That’s it. When pupils get the books back, I allow some class time for writing out mistakes or redoing work, but for those who have a lot of this to do, because they have been careless, it becomes extra homework to complete the corrections. Pupils only use the left hand page in their exercise books, so the right hand page is always free for them to write their corrections.

The only time I write longer comments is on more extended pieces of work, which are done in class. They are done in class so that I can provide guidance beforehand and control the conditions under which they are done. In this way, I know that I am actually commenting on the pupil’s work, and I can be reasonably sure it will be on task and of sufficient length and quality to merit more detailed marking. Pupils do these extended pieces four times a term.

Just as with the exercise books, when the pieces are returned, class time is devoted to acting on advice. With a piece of extended writing, for example, I do a simple error count and write it next to the grade. If there is a high error count (twenty or more) then the whole piece must be written out again with all mistakes corrected. If the error count is lower, pupils rewrite a paragraph, focusing on improving a specific aspect of their writing, such as vocabulary or sentence variety.

I’m not offering this as a perfect system, but it is a sane and sustainable one. I teach a full timetable. I do take marking on the train with me, but I do not spend evenings and weekends doing it. I have family duties to occupy me then, with five young children at home, and I could not do a job which left me no time with my little ones. I’m not surprised when I hear of teachers leaving the profession because of the unreasonable marking demands placed upon them. If I were in their situation, I would have to find another school, or leave teaching completely.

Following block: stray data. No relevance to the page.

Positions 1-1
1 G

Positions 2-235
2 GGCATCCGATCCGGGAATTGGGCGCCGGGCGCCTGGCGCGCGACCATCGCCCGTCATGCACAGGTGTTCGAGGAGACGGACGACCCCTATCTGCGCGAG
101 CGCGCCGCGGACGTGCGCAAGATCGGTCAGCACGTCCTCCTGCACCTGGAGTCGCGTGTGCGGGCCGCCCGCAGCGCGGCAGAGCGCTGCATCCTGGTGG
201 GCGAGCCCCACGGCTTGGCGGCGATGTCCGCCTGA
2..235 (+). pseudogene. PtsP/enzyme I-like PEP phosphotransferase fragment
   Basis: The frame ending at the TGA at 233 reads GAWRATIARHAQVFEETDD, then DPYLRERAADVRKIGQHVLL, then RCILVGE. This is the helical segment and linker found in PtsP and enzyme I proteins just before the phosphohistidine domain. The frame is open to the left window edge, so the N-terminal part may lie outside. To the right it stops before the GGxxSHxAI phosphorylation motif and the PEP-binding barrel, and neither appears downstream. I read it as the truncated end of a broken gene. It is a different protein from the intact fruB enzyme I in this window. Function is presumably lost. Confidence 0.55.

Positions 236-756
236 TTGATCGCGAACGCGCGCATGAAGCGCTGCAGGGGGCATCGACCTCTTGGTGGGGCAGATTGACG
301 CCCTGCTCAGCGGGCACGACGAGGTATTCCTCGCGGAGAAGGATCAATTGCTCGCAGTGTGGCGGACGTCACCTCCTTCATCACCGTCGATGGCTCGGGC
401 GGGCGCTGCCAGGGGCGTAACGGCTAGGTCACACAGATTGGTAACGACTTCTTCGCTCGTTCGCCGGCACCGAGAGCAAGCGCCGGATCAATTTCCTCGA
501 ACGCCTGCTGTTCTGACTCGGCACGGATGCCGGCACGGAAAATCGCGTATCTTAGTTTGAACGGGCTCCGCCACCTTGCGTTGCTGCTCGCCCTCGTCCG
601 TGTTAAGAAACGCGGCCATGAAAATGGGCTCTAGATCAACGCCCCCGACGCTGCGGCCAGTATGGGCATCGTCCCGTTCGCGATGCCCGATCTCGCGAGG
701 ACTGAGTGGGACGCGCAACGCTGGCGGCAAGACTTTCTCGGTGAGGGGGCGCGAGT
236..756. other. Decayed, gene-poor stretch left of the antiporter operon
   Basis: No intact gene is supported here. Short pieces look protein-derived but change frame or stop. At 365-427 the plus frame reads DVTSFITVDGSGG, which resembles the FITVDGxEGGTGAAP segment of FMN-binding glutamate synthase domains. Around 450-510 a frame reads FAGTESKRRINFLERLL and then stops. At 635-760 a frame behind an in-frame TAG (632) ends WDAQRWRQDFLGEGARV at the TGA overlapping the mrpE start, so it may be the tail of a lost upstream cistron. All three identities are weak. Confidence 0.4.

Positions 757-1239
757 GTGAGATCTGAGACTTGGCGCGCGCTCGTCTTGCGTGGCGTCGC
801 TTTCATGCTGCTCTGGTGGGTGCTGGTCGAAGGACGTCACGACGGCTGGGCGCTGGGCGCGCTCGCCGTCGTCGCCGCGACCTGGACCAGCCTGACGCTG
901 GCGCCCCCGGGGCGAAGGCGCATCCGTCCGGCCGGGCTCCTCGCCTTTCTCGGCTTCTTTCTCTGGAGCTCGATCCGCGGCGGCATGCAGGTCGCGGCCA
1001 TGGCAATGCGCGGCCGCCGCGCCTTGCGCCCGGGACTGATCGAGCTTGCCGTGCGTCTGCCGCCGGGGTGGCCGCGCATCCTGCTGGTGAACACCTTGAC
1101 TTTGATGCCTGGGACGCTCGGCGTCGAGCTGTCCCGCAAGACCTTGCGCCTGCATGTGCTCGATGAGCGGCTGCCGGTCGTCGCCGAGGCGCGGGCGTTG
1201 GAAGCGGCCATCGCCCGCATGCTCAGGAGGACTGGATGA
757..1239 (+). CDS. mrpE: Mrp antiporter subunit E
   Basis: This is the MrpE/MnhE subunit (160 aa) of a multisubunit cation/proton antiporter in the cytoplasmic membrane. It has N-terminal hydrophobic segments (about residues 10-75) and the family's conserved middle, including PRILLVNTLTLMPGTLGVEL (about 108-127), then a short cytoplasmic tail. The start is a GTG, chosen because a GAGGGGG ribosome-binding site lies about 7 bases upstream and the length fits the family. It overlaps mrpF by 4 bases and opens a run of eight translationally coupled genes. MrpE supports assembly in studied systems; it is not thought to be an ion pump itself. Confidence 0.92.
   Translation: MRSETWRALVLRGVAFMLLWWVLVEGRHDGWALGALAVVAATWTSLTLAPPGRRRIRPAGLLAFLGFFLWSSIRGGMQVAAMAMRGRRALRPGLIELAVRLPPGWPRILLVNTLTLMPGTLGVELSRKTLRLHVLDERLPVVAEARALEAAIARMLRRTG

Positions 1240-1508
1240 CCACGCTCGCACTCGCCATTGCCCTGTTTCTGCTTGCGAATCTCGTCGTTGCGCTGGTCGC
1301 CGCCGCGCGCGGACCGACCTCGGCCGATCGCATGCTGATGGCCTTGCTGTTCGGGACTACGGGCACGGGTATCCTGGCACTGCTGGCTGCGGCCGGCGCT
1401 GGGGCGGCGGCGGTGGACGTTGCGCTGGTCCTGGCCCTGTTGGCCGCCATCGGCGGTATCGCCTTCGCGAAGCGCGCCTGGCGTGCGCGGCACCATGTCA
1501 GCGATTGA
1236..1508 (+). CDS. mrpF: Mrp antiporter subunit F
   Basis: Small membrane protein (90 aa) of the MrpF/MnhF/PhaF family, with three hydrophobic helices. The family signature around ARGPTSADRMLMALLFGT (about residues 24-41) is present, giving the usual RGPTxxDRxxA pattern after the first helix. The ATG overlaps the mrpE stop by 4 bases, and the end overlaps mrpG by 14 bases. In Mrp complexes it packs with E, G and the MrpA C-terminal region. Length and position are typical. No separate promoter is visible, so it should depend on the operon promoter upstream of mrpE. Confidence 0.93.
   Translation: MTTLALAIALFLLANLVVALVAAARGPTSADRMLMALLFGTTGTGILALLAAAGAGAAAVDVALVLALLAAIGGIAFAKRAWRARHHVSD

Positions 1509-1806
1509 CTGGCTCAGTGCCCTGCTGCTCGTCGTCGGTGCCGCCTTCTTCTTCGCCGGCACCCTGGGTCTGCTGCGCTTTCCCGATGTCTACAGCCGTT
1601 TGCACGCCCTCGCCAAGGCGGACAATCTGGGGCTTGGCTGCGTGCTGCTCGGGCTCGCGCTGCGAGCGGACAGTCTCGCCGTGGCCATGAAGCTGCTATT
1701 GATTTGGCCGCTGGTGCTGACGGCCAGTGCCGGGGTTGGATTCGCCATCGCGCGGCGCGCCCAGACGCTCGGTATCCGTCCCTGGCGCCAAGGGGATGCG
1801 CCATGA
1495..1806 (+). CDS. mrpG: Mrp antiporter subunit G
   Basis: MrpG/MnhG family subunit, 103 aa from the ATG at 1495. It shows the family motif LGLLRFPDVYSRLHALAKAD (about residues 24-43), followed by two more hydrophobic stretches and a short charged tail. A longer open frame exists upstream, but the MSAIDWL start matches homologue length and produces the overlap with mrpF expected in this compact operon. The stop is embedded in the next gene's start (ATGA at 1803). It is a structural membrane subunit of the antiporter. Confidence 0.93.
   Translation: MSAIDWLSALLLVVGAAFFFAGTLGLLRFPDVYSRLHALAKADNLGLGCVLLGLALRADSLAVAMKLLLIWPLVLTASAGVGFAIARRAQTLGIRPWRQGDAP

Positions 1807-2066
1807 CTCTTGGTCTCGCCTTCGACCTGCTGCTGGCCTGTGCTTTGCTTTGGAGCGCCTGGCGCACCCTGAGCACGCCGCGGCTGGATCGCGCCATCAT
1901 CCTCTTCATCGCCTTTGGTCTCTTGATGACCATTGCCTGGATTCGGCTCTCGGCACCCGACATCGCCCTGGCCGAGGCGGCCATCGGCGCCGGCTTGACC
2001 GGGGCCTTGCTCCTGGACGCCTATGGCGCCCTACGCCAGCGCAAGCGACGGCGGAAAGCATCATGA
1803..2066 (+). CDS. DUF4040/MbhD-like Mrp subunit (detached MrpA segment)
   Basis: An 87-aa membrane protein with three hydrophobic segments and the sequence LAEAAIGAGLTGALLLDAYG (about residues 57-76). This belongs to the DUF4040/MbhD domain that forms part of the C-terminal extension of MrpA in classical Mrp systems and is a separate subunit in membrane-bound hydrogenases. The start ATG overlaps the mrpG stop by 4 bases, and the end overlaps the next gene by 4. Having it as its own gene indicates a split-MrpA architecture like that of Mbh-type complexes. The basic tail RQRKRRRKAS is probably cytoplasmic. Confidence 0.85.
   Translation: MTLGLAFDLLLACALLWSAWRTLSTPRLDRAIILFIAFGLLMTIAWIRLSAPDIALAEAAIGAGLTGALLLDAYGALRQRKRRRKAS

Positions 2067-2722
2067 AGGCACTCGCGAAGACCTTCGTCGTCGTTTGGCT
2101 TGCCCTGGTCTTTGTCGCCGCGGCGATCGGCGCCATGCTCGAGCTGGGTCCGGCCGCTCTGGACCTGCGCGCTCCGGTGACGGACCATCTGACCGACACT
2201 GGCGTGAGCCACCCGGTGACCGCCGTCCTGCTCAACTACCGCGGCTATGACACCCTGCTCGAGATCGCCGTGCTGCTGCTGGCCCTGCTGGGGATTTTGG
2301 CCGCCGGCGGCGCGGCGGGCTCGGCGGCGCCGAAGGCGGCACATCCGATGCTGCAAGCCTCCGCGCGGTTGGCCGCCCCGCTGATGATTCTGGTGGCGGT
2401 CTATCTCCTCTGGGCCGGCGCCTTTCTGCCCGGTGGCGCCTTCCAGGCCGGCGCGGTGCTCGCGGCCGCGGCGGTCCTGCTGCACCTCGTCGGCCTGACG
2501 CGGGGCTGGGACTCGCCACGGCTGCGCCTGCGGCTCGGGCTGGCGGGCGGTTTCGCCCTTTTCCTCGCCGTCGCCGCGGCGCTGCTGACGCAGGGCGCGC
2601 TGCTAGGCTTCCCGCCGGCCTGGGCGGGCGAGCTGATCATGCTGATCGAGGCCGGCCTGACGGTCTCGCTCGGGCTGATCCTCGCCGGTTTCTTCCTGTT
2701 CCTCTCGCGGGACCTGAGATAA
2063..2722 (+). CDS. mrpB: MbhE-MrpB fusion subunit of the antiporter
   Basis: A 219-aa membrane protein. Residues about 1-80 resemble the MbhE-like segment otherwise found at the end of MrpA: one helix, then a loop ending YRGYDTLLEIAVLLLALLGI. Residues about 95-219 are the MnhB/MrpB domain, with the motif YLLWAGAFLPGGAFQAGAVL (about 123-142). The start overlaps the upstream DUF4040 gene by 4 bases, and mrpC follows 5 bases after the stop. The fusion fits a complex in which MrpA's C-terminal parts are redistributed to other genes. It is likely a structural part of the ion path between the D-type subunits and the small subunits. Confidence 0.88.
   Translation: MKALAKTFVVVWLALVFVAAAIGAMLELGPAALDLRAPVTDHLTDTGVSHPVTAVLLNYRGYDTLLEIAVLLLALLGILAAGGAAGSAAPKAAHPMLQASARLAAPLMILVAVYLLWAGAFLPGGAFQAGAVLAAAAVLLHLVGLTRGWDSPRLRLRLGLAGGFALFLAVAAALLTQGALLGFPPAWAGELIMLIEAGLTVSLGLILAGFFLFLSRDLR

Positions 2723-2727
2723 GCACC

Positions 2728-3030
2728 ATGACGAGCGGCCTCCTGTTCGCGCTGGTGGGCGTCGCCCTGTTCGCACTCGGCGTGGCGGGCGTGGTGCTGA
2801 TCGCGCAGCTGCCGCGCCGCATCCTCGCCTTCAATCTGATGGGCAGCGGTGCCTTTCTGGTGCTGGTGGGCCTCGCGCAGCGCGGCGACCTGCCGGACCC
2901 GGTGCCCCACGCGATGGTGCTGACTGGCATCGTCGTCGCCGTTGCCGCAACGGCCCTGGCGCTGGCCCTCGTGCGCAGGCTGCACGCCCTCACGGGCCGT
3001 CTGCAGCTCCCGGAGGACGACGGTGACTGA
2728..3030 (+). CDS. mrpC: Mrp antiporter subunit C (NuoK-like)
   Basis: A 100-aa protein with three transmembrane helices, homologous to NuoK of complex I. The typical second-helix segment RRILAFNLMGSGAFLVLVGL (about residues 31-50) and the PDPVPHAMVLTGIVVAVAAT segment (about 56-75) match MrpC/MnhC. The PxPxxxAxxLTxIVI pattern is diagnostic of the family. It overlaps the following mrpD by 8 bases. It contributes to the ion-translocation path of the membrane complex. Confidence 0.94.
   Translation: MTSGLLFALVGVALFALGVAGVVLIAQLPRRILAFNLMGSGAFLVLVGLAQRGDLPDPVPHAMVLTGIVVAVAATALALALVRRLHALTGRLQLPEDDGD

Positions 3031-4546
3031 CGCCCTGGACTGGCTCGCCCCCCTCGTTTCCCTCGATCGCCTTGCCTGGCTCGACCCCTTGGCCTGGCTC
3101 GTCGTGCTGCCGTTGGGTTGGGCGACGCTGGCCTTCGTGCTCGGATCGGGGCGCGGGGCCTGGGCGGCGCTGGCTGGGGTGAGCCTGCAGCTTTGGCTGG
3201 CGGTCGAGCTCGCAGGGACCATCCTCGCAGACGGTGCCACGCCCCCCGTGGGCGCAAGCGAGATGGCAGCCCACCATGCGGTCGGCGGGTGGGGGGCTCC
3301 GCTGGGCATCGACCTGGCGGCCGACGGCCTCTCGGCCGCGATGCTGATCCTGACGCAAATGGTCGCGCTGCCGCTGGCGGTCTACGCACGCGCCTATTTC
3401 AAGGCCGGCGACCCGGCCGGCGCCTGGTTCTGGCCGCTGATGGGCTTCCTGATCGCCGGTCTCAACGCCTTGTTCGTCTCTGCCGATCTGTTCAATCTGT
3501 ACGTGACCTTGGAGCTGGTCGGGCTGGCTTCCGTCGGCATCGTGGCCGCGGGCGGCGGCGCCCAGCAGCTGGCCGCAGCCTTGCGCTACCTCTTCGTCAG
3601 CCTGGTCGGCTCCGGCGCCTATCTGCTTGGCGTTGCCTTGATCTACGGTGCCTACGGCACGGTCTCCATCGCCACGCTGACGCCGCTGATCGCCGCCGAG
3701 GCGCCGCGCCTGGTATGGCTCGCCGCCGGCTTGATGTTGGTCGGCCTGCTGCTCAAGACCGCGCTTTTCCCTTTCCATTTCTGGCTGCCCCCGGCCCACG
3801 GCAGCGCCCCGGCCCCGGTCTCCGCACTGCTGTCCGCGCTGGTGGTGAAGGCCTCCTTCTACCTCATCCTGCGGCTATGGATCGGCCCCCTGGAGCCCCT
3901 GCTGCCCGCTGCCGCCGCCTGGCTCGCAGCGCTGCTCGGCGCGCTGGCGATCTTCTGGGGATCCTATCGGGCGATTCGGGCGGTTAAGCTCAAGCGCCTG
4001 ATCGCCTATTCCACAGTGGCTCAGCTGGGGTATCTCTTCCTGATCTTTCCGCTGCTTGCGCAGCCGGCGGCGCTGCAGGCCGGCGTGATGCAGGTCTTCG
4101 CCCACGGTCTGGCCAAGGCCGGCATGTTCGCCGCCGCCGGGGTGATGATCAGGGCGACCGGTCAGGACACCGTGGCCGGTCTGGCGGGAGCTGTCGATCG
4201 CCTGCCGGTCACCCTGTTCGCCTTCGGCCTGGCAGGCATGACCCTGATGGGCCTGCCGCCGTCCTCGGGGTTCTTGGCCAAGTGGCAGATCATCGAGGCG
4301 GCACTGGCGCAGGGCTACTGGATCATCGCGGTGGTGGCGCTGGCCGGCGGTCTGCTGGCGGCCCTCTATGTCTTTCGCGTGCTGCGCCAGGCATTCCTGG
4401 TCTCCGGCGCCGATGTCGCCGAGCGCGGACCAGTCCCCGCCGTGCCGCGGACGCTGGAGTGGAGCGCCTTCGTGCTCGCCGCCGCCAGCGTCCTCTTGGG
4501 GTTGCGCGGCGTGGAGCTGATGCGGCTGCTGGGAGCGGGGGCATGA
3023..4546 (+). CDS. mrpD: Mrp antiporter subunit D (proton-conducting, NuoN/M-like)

Aside from issues of sustainability, there are many points to be made about the effectiveness of spilling red, purple or pink ink all over pupils’ work.

There is no proof that elaborate marking of exercise books leads to improved learning. It drains teachers and prevents them from doing things which would definitely improve their effectiveness, such as long term planning and resource creation.

Elaborate marking moves the focus away from what is in the pupils’ heads (the knowledge they have mastered) to what is written on pieces of paper. The two are not equivalent. What we have in books is a performance, not learning. And if it is homework, it is likely that it is not even the pupil’s own performance.

Why are we wasting so much time writing elaborate comments on these performances? Instead, we should be focusing on fine tuning teaching methods that build mastery. Likewise, school leaders should be building mastery in their staff, not picking over marking performances produced more for the sake of management than for the sake of education.

Like Squealer’s bits of paper, those exercise books will end up being disposed of. But what our pupils store in long term memory will stay with them.

(Image from Wikimedia).